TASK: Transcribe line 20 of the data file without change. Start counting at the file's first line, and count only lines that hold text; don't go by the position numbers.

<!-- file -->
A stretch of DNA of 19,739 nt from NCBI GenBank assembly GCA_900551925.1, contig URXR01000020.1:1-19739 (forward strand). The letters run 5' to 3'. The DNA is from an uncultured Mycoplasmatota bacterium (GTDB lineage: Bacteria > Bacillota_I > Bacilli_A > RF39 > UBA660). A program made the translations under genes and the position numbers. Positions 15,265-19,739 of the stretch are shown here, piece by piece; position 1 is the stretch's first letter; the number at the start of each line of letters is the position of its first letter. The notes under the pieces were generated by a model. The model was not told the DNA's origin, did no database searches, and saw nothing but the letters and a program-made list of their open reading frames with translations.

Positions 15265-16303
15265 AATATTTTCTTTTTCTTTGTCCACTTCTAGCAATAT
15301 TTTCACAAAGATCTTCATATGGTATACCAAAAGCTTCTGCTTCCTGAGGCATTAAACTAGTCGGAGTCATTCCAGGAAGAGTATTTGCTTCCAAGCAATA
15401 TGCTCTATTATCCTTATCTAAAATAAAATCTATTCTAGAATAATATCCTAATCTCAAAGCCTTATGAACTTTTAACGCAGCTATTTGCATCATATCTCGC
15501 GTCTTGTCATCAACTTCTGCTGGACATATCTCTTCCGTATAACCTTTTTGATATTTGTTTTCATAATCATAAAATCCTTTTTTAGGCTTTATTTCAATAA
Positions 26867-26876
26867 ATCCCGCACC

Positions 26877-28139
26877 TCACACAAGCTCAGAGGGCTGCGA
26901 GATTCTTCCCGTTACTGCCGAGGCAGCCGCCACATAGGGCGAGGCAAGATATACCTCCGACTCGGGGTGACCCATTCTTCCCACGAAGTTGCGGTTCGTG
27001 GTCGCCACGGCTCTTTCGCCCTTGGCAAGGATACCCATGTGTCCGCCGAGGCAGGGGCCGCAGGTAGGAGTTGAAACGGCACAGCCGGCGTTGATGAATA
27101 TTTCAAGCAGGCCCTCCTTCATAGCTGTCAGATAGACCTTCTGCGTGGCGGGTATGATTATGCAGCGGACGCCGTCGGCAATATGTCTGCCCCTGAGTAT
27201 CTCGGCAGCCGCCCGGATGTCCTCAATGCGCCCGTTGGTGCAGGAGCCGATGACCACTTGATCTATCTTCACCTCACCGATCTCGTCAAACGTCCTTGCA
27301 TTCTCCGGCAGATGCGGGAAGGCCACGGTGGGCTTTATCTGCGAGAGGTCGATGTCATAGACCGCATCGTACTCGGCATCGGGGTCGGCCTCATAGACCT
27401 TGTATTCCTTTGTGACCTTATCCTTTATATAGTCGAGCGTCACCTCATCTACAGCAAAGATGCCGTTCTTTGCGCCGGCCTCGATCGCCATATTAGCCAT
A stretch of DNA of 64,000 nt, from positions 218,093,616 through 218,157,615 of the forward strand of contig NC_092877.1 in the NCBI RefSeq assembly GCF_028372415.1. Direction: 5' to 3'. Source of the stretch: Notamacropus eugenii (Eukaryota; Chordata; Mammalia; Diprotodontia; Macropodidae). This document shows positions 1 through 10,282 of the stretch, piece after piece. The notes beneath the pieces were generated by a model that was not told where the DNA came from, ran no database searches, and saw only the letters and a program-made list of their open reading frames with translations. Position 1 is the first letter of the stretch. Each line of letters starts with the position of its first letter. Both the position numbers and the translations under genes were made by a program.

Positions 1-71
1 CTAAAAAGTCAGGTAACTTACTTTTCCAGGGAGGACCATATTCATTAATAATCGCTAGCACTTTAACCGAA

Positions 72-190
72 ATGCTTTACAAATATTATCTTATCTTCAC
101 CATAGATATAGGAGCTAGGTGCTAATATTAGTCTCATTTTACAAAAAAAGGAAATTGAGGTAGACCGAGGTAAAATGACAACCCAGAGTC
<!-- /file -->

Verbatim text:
Positions 72-190